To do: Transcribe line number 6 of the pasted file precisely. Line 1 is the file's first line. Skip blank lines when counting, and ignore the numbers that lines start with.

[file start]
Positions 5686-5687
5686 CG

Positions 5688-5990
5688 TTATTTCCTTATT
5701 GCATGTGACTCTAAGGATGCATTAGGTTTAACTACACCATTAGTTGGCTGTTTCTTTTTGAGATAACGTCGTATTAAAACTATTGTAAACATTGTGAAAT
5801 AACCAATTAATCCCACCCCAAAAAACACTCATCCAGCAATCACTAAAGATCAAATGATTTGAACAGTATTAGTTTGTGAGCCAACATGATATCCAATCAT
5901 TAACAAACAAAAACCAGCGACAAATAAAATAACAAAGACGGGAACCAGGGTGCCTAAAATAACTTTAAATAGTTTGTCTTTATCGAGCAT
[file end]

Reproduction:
5801 AACCAATTAATCCCACCCCAAAAAACACTCATCCAGCAATCACTAAAGATCAAATGATTTGAACAGTATTAGTTTGTGAGCCAACATGATATCCAATCAT